The word itself is enough to give some of us a mild panic attack.
Generally seen as something to avoid at all costs, the fear of failing (or of being considered a failure) is enough to paralyze us when faced with the decision of whether to take a risk or try something new.
Maybe you’ve experienced that stifling fear of failure.
It takes different forms and can result in preventing us from attempting to make forward progress. It can sound like:
What if it doesn’t work?
What if I let people down?
What if people get mad at me?
What if I can't follow through?
It doesn’t have to be this way! Our concept of failure can (and needs to) be redeemed.
Why? Because the reality is that failing is an integral part of growth and progress. In fact, where you are in your life today is most likely a place you have gotten to through experiencing a lot of failure. As uncomfortable as it may have been, you probably learned more from making mistakes than you would have had you initially succeeded! But how do we make peace with the reality that progress - and eventually success - comes through failure?
Not to be dramatic, but to answer this question we have to answer the question “Is there a way to make peace with death?”
In a sense, every failure is like a small death. If we can find peace with "big death" - death itself - then we can learn to find peace with all the "little deaths" we experience through our failures. Why is death not something to lose our peace over?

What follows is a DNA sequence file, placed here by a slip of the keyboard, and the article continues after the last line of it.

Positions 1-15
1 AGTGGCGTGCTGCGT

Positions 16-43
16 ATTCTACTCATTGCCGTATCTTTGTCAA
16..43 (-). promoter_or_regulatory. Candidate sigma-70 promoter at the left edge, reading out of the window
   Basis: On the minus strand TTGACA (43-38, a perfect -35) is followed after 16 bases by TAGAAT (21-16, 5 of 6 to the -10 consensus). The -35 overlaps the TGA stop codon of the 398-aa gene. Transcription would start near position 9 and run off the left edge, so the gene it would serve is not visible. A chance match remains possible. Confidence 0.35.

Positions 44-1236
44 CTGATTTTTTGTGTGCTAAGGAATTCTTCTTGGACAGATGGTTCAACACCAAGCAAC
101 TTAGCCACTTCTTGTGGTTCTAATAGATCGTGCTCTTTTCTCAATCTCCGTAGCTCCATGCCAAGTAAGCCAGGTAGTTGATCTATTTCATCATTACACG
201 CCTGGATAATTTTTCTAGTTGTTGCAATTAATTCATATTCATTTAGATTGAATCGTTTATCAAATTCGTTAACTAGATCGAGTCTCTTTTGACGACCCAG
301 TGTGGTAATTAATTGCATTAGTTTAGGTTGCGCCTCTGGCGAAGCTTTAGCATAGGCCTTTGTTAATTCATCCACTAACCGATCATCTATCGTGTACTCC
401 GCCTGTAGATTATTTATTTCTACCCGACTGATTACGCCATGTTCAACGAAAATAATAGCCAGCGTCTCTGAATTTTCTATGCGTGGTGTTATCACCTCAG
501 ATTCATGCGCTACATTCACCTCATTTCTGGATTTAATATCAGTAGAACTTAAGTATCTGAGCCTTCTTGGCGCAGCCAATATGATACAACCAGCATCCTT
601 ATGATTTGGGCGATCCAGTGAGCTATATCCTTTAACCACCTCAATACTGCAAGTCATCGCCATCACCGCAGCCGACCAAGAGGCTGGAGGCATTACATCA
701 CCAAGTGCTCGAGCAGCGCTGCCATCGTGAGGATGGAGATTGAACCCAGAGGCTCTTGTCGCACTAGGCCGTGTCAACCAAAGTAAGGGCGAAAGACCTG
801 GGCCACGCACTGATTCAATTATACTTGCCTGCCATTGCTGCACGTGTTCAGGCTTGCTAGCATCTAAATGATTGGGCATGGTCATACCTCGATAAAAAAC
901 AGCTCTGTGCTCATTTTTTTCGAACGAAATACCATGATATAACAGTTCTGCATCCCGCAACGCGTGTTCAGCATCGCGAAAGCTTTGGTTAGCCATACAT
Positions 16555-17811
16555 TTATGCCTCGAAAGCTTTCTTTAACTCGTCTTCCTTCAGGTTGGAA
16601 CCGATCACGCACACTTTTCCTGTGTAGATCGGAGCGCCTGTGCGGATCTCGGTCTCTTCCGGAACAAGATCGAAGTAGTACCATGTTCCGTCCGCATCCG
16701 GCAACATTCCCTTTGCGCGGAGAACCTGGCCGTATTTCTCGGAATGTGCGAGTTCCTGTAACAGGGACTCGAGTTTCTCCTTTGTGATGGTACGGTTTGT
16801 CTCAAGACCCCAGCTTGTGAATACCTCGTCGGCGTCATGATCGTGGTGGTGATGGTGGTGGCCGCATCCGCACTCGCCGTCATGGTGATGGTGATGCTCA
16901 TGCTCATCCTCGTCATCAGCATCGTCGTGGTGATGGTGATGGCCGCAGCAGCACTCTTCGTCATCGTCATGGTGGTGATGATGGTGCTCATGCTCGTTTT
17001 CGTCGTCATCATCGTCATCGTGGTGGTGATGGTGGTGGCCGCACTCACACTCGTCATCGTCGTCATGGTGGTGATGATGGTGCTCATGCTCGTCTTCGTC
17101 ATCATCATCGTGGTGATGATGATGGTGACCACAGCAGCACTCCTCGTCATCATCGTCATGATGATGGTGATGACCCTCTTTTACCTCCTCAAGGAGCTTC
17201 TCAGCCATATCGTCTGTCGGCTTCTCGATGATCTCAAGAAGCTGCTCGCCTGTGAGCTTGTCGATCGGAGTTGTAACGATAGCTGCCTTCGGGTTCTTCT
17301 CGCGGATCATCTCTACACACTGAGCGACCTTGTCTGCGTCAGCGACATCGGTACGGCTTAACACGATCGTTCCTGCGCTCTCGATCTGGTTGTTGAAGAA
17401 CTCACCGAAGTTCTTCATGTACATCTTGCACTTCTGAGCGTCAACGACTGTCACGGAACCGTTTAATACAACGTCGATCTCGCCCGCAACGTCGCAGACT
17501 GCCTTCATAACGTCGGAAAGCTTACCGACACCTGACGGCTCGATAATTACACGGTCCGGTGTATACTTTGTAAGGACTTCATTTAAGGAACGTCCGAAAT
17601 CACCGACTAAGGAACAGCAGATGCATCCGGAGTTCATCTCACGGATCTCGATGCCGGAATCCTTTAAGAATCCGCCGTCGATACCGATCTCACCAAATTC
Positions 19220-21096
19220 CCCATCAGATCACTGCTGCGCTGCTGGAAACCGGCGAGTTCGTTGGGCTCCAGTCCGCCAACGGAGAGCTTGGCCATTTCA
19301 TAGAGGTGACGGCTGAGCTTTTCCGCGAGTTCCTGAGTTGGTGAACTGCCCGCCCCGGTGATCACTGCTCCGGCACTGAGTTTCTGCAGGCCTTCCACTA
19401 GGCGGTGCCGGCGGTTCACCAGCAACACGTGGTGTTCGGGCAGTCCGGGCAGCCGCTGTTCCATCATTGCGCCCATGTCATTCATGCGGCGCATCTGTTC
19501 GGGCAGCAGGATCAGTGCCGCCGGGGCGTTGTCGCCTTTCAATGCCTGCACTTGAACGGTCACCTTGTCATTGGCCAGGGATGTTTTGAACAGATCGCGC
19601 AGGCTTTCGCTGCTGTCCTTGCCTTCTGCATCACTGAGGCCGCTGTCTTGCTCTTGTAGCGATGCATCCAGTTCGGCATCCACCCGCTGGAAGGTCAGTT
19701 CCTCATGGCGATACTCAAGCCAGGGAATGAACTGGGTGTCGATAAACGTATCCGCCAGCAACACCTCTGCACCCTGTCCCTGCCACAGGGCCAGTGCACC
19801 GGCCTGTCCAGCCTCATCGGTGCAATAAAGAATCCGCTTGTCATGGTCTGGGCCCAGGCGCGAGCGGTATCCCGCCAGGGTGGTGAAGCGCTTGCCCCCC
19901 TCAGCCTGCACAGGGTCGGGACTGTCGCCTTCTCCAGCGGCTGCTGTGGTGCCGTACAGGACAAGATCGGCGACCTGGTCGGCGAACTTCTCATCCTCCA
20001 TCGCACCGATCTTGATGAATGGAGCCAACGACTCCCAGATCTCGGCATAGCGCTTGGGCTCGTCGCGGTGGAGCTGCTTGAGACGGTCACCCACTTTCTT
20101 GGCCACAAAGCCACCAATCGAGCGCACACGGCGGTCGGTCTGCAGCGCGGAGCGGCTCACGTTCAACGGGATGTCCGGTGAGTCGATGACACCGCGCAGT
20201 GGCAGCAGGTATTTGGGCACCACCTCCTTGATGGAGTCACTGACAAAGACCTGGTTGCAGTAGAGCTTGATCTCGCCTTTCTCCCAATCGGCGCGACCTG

Peace in the face of death is possible because of our faith in Christ’s redemption of humanity through His resurrection. In this redemption, in the empty tomb, we have the answer! Christ conquered death: there is no more reason to fear it.
If we believe that Christ has conquered death itself, how much more should we believe that He can bring life from our “little deaths” of failure?
Just as death is the doorway to eternal life, failure can be a doorway to growth, development, and maturity: the vessel of our conversion. Each fall or misstep along the way of conversion brings us back to God's mercy. We can look at each failure as an opportunity for the Lord to accomplish His work of resurrection and redemption in our lives.
It's a mark of our identity that we're made to grow and develop and mature towards our final destination: perfect union with God.
Moving towards this goal creates momentum in life. When St. Augustine wrote “Our hearts are restless until they rest in You,” there is this implied momentum. There's movement. There's an activity of driving forward. We're seeking, we're longing, we're yearning for something further down the road - our eternal home.
Viewing failure through the lens of our faith, we see that it can actually be a really beautiful doorway to growth, development, and conversion. Our failures equate to stumbling while running: you fail forward, your momentum carrying you. From there we can ask the question, “What did I learn from this? How can I grow from this fall?”
Knowing who we are and what we are made for, we can have hope that failing will bring us to a place of growth.
Rather than staying on the ground or getting stuck in our failures, we can pick up and move forward, all the better for the lessons learned from our fall. So instead of fearing failure today, how can you fail forward today?
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